October 7, 1983, with Mike Flanagan picking up the win with five innings of one-run ball to give the O's a 2-1 series advantage over the White Sox. The Oriole offense battered Rich Dotson early and often and tacked on some late runs to make it an 11-1 laugher. Sammy Stewart got an old-fashioned save with four shutout innings of relief. It's a game that an O's fan would certainly like to relive once in a while, and it was a nice way to remember Flanagan.
But no one was laughing after two bench-clearing incidents. In the bottom of the fourth, Flanny came too far inside with a curveball and drilled Chicago slugger Ron Kittle on his already-gimpy left knee, and he had some cross words for the lefty. Home plate umpire Nick Bremigan immediately cinched Kittle in a bearhug, helping to defuse the tension. But the next inning, Dotson got two quick outs and then plunked A.L. MVP Cal Ripken, Jr. in the ribs. Cal immediately tossed his bat aside and took his base grinning and showing no signs of pain, seeming to goad the opposing pitcher. In the NBC announcing booth, Bob Costas and Tony Kubek attempted to read Ripken's lips, and thought that he shouted to Dotson: "Is that all you've got?" When the next pitch dusted Eddie Murray (who had belted a three-run homer in his first at-bat) off the plate, the switch-hitting first baseman wasn't nearly so jovial. He and the Pale Hose starter got into a shouting match, and everyone spilled out onto the field again, though again no punches were thrown. After much deliberation, the umpires decided that both teams had had their say and they issued official warnings. Compare this to the current state of things, when home plate umps jump up and issue warnings the first time a player gets plunked, either offering no consideration of context or leaving the scales uneven.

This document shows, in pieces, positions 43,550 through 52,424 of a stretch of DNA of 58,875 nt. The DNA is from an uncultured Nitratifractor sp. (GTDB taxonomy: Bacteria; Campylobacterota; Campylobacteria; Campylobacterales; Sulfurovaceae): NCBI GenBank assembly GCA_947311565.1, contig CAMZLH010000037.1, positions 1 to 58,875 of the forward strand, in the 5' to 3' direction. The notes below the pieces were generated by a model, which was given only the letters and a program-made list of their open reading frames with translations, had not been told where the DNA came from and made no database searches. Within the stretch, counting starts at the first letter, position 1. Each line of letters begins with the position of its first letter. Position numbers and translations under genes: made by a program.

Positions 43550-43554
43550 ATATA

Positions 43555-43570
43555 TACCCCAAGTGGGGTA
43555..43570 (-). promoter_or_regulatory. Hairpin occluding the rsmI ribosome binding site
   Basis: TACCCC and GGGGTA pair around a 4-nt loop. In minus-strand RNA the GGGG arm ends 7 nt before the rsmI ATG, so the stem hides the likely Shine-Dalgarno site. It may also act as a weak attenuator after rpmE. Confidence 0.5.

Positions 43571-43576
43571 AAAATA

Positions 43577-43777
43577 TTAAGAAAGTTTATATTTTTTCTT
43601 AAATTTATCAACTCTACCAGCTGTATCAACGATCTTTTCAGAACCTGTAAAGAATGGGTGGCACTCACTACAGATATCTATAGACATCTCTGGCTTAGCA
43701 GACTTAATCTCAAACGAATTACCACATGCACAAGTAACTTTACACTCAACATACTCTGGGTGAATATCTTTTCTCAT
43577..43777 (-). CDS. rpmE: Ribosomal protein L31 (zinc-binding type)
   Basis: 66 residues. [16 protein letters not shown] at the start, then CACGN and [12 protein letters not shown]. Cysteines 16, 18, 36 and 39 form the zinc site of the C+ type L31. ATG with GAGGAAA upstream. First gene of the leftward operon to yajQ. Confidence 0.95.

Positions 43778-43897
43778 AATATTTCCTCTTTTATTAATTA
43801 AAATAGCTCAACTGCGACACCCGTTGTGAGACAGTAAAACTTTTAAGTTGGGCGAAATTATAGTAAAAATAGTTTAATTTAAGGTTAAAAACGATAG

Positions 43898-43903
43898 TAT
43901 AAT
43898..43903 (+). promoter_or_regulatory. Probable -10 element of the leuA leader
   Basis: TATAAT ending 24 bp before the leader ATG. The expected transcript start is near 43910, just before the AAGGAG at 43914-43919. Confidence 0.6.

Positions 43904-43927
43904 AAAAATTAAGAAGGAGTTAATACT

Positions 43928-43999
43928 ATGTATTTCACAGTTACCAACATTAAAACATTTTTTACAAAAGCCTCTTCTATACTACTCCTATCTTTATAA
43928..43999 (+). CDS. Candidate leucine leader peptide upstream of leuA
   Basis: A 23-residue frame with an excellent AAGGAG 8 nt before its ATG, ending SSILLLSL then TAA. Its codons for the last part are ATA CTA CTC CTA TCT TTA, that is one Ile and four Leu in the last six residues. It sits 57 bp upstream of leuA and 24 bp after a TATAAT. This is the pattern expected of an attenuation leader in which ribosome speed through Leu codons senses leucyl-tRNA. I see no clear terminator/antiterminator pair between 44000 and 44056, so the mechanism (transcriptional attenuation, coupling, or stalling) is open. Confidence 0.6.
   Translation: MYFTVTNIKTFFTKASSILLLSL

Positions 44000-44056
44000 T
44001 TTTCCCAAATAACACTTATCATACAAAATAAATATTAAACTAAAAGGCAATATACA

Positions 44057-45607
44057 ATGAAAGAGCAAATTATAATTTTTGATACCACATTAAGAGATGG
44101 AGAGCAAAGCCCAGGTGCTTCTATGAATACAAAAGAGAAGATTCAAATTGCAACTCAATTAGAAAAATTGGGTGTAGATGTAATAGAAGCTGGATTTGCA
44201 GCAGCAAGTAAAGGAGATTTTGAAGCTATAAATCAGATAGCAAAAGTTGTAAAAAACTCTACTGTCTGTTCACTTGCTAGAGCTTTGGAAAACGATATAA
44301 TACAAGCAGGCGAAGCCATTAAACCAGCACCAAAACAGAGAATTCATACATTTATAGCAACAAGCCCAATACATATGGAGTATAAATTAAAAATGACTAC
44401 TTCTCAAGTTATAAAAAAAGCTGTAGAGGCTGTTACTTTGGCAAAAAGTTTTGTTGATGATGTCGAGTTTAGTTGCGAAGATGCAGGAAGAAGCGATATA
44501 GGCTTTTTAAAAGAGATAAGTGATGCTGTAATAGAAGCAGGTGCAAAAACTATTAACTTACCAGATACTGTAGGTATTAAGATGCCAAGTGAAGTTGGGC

I was buried in my laptop by the time the Birds came to bat in the eighth with a 6-1 lead. But I snapped to attention when something else unusual happened. Designated hitter Ken Singleton, 36 years old and one season away from retirement, was intentionally walked after Murray had walked and stolen second (a surprising feat in itself!). Kenny was then lifted for a pinch runner: pitcher Jim Palmer, himself a week shy of his 38th birthday! I suppose he couldn't have been slower than Singleton, though he attempted only one steal in his lengthy career (making it safely in 1971). Manager Joe Altobelli also left himself with some bench options for the end of the game, though the outcome wasn't much in doubt by that point. Anyway, not much came from that odd substitution. Palmer advanced to second base easily on Todd Cruz's RBI single, but he was stranded there. When the O's sent eight men to the plate in a four-run ninth, backup catcher Joe Nolan batted for Palmer.
There you have it: Jim Palmer, pinch runner. How come nobody told me about this?